Duncan Money deposited Defamation of the president, racial nationalism, and the Roy Clarke affair in Zambia on Humanities Commons 6 months, 3 weeks ago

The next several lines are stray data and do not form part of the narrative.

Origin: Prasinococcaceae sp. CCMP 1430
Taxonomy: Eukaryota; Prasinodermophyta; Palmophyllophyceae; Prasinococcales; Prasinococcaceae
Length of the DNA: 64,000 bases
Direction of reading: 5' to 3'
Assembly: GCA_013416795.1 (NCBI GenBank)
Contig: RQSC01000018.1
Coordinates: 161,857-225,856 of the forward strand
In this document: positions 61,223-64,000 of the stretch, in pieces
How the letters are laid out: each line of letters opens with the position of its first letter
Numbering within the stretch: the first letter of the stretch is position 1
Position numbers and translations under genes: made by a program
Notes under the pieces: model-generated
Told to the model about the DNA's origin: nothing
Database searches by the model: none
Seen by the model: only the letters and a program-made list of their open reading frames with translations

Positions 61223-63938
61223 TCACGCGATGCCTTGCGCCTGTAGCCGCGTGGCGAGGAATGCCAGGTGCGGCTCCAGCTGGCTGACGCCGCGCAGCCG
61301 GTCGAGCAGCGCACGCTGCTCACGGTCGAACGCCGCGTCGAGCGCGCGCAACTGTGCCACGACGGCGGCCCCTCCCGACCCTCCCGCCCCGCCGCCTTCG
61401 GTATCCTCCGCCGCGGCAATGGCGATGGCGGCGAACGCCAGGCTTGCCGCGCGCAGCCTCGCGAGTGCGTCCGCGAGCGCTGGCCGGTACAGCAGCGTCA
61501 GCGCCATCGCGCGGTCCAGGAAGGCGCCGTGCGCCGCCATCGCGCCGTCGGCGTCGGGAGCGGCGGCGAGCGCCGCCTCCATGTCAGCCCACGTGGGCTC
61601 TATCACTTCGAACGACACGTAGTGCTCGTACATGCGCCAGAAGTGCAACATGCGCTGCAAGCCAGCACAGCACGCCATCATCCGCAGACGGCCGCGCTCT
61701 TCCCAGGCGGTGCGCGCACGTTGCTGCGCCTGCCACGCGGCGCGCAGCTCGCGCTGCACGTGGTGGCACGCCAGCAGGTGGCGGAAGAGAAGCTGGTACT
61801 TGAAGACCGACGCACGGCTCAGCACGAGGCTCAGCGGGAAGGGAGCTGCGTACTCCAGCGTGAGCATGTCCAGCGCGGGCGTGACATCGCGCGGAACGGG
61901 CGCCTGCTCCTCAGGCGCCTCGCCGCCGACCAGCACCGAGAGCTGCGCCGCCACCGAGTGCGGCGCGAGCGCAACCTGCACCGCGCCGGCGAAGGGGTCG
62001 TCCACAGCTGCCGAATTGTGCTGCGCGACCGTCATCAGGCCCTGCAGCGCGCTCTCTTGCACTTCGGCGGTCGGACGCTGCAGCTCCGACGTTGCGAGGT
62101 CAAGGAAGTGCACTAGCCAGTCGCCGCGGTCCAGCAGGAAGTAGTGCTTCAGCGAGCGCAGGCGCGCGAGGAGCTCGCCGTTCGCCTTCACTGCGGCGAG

In January 2004, residents of Zambia’s capital, Lusaka, were treated to a disturbing sight. Over 200 members of the governing Movement for Multiparty Democracy party marched through the streets of the capital carrying a mock coffin bearing the name of Roy Clarke, a prominent newspaper satirist and white British national who had been a permanent resident in the country since the early 1960s. The protesters accused Clarke of insulting and defaming President Levy Mwanawasa in his previous column and demanded his immediate deportation. The Minister of Home Affairs obliged, but the satirist successfully challenged his deportation in Zambia’s courts. Drawing from newspaper sources, court documents, and interviews with key informants, this article shows that these protests were anything but a spontaneous demonstration of public outrage. Instead, they had been carefully orchestrated by Mwanawasa and his close allies to bolster Mwanawasa’s beleaguered presidency. The article argues that deportation orders and racial nationalism against racial minorities are strategies adopted by political elites during periods of weakness, even when these ideas have little or no popular support. More broadly, we argue that the status of racial minorities and other foreigners in Zambia is often provisional, depending on political considerations.